Re: US Food Aid Stupidity
In regard to food issues in Ethiopia and the Sudan in the '80's the problem was exacerbated by a push towards industrial farming by donor nations.
Canada, for example, donated huge tractors, combines and other machinery to Sudan in the late '70's and early '80's in order to improve Sudans grain production and cotton crop and thereby, foreign earnings, which would be used to pay off loans they'd taken out to finance other 'improvement' schemes.
A move to large scale farming necessitated the removal of small farmers from their land - much like in Britain with enclosure, these farmers moved to towns where they couldn't find work and ate the seeds they'd have used for planting, or moved to less fertile land where their hardscrabble existence became more so.
Along comes a perfect storm of a cotton price crash, farmers with no land, no jobs, no seeds, and a drought. Along comes Bob Geldoff.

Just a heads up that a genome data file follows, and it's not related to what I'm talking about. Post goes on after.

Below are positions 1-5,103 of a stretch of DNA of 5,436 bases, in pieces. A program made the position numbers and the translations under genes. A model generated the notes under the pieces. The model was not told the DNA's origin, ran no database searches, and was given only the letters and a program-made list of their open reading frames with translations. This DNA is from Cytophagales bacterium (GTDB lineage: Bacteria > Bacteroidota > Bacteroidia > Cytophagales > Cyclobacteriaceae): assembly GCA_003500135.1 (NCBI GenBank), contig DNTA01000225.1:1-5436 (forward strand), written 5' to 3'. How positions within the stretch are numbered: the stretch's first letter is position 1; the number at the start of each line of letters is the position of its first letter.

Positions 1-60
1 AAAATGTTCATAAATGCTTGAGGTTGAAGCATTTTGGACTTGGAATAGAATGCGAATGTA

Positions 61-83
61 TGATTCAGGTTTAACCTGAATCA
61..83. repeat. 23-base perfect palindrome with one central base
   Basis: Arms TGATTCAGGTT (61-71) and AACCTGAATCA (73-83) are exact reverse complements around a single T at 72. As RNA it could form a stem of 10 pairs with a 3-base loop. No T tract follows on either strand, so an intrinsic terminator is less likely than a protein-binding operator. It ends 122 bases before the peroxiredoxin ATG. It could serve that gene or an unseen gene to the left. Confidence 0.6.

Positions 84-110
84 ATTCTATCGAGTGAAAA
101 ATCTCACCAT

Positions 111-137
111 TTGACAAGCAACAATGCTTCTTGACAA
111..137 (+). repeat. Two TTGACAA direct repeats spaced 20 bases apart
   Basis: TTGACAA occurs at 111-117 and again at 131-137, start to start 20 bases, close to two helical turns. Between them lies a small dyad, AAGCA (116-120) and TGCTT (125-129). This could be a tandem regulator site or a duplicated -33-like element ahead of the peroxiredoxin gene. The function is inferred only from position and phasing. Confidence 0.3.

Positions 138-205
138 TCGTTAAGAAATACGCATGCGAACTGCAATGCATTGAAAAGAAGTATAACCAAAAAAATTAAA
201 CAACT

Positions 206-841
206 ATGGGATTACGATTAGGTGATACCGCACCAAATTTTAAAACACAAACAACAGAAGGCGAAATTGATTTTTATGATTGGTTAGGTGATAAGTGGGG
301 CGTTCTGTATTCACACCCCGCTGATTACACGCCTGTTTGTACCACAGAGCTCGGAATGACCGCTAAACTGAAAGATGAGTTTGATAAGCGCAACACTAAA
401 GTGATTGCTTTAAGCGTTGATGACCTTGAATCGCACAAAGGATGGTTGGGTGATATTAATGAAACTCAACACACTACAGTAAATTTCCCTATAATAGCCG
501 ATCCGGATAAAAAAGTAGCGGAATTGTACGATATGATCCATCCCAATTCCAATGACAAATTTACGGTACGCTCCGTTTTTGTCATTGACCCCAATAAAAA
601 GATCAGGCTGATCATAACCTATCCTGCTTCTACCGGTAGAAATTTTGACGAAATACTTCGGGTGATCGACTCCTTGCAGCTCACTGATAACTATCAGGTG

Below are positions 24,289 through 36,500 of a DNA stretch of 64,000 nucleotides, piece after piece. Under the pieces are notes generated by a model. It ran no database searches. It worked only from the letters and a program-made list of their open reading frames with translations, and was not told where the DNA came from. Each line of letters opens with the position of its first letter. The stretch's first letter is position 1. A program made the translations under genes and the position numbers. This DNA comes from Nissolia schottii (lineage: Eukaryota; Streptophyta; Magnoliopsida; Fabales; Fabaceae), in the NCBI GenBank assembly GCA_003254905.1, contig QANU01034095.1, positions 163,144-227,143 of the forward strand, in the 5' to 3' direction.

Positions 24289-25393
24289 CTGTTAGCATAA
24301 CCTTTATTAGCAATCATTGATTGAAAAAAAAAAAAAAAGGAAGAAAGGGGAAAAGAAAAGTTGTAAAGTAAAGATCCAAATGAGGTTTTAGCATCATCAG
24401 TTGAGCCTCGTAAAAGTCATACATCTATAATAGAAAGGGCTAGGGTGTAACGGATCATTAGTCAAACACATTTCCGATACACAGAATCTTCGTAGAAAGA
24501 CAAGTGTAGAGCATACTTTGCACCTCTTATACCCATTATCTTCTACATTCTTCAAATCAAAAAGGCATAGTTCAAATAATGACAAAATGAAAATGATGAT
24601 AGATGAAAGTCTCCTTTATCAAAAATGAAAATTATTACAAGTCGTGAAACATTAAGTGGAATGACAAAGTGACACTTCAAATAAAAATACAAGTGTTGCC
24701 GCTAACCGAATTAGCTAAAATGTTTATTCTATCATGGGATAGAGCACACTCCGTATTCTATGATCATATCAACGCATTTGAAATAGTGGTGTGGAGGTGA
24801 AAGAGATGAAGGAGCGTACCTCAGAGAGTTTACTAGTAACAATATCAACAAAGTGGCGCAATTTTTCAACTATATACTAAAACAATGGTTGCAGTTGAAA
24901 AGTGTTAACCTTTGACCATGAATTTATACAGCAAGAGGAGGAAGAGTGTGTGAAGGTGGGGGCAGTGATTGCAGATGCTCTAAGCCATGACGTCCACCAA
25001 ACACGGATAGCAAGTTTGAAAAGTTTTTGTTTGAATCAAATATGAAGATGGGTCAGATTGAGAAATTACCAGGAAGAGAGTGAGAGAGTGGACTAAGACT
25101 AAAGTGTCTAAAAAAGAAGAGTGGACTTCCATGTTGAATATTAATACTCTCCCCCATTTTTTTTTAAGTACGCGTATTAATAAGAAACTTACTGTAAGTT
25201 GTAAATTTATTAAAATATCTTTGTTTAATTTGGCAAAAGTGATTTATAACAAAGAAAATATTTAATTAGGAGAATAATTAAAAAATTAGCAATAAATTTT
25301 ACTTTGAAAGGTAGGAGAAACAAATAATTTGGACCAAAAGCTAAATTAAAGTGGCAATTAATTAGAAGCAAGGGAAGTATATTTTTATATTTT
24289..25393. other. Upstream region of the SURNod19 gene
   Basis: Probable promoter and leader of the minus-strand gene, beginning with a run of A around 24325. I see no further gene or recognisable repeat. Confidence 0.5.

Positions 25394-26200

To add insult to injury, Canada built a huge bakery in Khartoum which would produce thousands of loaves of bread a day. 'We must supply a market for the grain our new farming methods are producing'. Of course this puts hundreds of small home based bakers out of business. A little while later the bakery starts breaking down, but by now CIDA's moved on to some other project, and there isn't the infrastructure to repair, and there isn't the foreign earnings to repair (cotton price drop), so it sits empty. The home bakers have all eaten all they had to keep from starving.
So, in a space of 5 or 6 years, Canada (amongst other donors) managed to put Sudan in a place that it was impossible for it to fend for itself during a drought. It never recovered.
In 2007 we were in Botswana and saw a 'show home' built by CIDA (Canada International Development Agency) - it was being sold as a sustainable house. Prominently displayed were DOW rigid styrofoam panels, dual pane windows, and other bric-a-brac all "Made in Canada" (the air conditioner was made in China, I assume). The coolest unairconditioned houses (as in 'not hot' houses) I've been in were mud walled with thatch roofing, really sustainable, really cheap, just not 'modern' enough.
It hasn't changed all that much.
"I beseech you, in the bowels of Christ, think it possible that you may be mistaken." (stolen from TomF )